So, that’s where the therapy and training will have to come in. We have her counselor and school on board. Most of her teachers too… except for one. We might have to switch up her schedule, but that would require changing her routine, which she is not too fond of, to put it mildly.

But damn, you should read some of the lyrics and poems she writes. I just read her journal yesterday. I’m blown away. I’ll ask her if I can share some of it with you.

And thanks, Typo Knig. I’ll definitely keep that in mind. For now, it does feel good just to write it all down here, and share with everyone.

That’s just it. It’s all very nebulous right now. The mind is such a complex thing, it’s hard to pin it down to any one label. Many professionals think it’s a form of autism, but ok, whatever. The point is, it’s not something she can grow out of; to say she’s just socially behind the mean, would be quite uncritical and unconsidered. There’s without a doubt in my mind, something very profoundly wired in her brain that is not at all typical.

I have no answers but she sounds like a wonderful little girl with a great gift.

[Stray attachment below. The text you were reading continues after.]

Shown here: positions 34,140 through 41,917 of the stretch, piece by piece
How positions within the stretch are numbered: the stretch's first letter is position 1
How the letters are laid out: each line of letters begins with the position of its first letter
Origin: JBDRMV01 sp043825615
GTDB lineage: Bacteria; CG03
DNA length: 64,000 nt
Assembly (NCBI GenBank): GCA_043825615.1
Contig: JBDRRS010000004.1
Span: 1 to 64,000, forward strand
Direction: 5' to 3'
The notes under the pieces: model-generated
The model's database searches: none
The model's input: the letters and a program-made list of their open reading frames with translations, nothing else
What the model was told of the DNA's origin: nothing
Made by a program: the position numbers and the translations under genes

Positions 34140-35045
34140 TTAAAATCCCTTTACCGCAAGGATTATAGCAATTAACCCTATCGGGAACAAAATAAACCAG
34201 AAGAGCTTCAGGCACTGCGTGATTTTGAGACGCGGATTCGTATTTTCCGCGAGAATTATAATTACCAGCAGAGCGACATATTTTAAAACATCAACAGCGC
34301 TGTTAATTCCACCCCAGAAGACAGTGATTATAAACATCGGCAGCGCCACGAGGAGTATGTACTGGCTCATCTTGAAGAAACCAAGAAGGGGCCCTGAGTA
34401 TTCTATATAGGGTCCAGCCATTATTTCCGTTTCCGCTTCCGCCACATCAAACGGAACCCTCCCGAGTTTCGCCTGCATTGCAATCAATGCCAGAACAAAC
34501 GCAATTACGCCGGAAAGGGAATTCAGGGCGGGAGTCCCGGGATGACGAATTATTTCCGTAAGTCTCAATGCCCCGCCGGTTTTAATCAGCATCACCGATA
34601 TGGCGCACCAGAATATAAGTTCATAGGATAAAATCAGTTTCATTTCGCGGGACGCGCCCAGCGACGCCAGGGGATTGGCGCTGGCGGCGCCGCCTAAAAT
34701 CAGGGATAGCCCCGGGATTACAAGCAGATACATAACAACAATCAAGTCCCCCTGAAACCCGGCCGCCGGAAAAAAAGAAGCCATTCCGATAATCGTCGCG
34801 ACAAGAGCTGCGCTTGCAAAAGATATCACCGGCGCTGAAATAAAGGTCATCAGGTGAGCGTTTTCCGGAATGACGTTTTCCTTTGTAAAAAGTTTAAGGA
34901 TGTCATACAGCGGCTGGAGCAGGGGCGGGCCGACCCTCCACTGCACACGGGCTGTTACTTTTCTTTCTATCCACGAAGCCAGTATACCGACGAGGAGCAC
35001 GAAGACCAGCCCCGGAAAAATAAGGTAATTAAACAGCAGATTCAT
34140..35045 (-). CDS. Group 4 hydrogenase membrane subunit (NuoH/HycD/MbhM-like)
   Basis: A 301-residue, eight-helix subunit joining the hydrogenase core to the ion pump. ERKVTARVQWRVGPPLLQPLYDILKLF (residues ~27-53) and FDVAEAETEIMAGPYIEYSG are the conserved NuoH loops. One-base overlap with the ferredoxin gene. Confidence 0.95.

Hugs to you and her.

cmyk the love and care with which you write about your daughter is almost audible. She is a very lucky little girl to have such wonderful and understanding parents. The challenges sound great, but the rewards of her special gifts sound even greater.

I’m offering a prayer for you family as you accept this new challenge. I look forward to reading what she has written, if she permits it! Take care.

Aspie speaking here. (And maybe a hyperlexic, too. I didn’t know there was a name for it).
I used to have night terrors myself- I was afraid to go to sleep every night. Taking Zoloft was a life-saver for me; you might want to speak to a psychiatrist. The Zoloft also helped with my OCD.

I’ve always had fun and felt at home hanging out with the geeks, the oddballs, and the weirdos. (I use these terms with the greatest affection. Being a weirdo is is a lot more interesting than being “normal”!) I’d say having a group of equally “special” friends will be a great help socially. I remember me and my high school friends would go around planning outrageous pranks, hanging jokes on the bulletin board, doing interesting projects, and exploring the Marilyn Manson Memorial Mikva (don’t ask).

Don’t sweat the future. Remember, geeks will rule the world, and most of those geeks are Aspies. :slight_smile:

There’s a very cute book called All Cats Have Aspergers. The pictures are priceless!

“Hyperlexia”? Is that Modern Shrinkish for “bookworm”?

First thing I would do is get a second diagnosis from someone unaffilated with your current doctor. I’m not saying he’s wrong, but there is always a “doubt” however small in the back of one’s head, even if you don’t have it now.

Once you get two same diagnosis then find a support group with the same situation.